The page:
looking ahead. Parsers for LALR(0) languages are easy, and
work by repeatedly getting the next character and using that to
drive a single state machine. The first character-level parser
yields tokens, which are then processed by a grammar-level parser.
Any compiler book will cover this.

Using regular expressions for LALR(0) parsing is a vice inherited
from Perl, in which regular expressions are easy and "get next
character from string" is unreasonably expensive. In Python, at least
you can index through a string.

John Nagle
Dec 31 '06 #8

P: n/a
John Nagle schrieb:
>
Very true. HTML is LALR(0), that is, you can parse it without
looking ahead. Parsers for LALR(0) languages are easy, and
work by repeatedly getting the next character and using that to
drive a single state machine. The first character-level parser
yields tokens, which are then processed by a grammar-level parser.
Any compiler book will cover this.

Using regular expressions for LALR(0) parsing is a vice inherited
>>from Perl, in which regular expressions are easy and "get next
character from string" is unreasonably expensive. In Python, at least
you can index through a string.

John Nagle
I take it with LALR(0) you mean that HTML is a language created by a
Chomsky-0 (regular language) Grammar?

Thomas
Dec 31 '06 #9

P: n/a
Thomas Ploch schrieb:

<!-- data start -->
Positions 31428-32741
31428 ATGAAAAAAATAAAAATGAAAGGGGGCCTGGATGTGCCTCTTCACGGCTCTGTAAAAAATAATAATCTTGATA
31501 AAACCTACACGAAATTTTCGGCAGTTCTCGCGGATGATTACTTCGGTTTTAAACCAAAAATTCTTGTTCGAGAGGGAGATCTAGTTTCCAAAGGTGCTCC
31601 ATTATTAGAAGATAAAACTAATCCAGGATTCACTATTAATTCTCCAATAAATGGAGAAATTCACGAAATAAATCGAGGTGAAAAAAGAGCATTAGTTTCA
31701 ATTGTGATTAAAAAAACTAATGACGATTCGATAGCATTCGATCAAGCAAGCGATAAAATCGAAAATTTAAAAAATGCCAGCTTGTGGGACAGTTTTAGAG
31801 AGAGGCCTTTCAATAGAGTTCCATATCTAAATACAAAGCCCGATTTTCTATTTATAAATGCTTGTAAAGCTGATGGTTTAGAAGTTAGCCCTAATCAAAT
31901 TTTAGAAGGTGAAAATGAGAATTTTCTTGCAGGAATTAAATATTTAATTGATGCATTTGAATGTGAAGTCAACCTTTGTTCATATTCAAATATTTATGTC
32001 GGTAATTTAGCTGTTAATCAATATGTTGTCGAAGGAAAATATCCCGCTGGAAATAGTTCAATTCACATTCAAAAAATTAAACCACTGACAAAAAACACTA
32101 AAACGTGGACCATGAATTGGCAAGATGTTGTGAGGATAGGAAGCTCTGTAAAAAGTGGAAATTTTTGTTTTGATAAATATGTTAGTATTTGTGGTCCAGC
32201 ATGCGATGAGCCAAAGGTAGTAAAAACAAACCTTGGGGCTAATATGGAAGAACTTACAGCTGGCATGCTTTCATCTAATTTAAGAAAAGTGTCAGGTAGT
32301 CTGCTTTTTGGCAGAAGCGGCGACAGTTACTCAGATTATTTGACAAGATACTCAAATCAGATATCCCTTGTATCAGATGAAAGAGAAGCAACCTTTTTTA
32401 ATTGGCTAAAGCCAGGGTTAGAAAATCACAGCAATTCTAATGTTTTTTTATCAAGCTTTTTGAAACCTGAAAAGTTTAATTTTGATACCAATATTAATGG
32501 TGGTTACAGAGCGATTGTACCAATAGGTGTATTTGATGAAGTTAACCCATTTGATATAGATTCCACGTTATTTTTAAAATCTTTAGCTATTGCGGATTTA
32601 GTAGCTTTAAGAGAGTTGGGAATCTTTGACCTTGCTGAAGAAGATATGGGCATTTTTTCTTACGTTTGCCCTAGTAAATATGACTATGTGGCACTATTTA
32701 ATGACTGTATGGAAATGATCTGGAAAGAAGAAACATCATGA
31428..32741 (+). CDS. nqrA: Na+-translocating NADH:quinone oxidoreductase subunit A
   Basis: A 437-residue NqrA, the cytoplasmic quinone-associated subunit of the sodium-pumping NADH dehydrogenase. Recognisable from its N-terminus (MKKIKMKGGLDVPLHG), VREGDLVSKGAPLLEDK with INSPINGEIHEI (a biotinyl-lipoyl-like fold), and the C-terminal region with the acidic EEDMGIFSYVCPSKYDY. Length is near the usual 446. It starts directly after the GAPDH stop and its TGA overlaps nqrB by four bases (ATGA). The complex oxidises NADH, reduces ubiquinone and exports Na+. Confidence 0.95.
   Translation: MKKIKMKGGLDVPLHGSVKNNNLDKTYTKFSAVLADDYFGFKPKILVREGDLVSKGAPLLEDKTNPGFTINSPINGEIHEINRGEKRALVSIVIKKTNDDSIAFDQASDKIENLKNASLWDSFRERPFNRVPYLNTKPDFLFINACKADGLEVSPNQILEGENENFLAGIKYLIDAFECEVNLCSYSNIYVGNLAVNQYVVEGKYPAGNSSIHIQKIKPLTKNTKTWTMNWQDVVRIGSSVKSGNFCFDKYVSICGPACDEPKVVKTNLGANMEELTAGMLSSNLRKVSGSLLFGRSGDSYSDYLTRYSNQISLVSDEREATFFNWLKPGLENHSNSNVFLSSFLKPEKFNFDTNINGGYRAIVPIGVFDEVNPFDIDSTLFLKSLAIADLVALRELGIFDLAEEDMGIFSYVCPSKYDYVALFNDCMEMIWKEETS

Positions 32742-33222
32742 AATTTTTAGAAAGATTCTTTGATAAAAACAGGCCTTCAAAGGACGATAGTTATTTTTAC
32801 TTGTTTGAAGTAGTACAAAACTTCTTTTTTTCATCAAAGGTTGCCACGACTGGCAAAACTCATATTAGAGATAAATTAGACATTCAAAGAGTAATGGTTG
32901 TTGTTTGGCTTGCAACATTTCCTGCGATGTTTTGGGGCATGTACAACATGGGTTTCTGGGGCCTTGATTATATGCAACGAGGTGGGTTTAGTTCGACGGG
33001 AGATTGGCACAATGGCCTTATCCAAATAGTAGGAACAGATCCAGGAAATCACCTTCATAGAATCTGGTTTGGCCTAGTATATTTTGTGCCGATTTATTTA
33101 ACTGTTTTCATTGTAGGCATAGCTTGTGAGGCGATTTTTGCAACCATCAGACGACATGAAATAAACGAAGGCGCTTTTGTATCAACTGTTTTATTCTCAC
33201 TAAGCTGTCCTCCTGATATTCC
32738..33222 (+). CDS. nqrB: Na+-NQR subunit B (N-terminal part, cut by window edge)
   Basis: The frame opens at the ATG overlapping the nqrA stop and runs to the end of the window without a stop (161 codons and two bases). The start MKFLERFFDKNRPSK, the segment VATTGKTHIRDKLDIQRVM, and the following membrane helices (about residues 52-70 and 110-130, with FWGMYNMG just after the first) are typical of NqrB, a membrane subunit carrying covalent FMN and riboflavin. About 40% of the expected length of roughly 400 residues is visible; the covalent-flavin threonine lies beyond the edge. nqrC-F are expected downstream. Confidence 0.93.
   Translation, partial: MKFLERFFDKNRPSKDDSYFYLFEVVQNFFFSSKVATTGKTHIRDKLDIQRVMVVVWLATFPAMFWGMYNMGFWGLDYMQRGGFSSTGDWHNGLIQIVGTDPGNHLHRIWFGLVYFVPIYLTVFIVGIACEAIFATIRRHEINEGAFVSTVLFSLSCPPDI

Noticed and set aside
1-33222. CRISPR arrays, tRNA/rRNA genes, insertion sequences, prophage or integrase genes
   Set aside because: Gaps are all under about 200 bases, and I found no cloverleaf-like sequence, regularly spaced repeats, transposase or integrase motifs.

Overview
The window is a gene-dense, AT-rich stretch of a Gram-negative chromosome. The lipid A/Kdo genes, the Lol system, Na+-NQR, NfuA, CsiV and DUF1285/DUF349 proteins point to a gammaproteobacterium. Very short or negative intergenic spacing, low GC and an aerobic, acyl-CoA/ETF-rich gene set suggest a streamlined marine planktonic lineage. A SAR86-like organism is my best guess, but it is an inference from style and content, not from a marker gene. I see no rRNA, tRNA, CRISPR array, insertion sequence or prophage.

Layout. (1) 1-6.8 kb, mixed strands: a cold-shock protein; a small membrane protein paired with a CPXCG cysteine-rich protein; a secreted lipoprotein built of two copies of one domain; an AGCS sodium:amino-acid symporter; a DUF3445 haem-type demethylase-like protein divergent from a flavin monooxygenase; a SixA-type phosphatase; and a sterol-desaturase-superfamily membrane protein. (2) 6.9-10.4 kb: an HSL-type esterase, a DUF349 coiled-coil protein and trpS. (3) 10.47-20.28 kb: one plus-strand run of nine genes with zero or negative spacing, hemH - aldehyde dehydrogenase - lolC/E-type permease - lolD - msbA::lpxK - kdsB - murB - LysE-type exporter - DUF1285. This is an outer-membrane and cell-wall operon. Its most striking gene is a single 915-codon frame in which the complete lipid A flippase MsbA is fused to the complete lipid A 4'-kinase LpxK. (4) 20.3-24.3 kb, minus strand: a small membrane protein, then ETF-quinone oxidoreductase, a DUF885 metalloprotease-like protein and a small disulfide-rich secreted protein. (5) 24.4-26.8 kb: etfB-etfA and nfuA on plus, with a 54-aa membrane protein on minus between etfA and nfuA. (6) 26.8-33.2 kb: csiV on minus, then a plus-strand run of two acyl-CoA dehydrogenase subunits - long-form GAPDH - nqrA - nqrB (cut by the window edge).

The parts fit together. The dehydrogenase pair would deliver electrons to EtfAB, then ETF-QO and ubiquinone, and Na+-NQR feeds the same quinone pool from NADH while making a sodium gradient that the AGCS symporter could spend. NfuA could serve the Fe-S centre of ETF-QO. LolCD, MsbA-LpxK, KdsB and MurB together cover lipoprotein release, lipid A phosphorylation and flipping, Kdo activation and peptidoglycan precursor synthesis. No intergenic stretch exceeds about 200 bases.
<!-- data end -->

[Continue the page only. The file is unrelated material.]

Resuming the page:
John Nagle schrieb:
> Very true. HTML is LALR(0), that is, you can parse it without
looking ahead. Parsers for LALR(0) languages are easy, and
work by repeatedly getting the next character and using that to
drive a single state machine. The first character-level parser
yields tokens, which are then processed by a grammar-level parser.
Any compiler book will cover this.

Using regular expressions for LALR(0) parsing is a vice inherited
>from Perl, in which regular expressions are easy and "get next
character from string" is unreasonably expensive. In Python, at least
you can index through a string.

John Nagle

I take it with LALR(0) you mean that HTML is a language created by a
Chomsky-0 (regular language) Grammar?
Nope.

LALR is a context free grammar parsing technique.

Regular expressions can't express languages like

a^n b^n

but something like

<div><div></div></div>

is <div>^2</div>^2

Diez
Jan 1 '07 #10

This discussion thread is closed

Replies have been disabled for this discussion.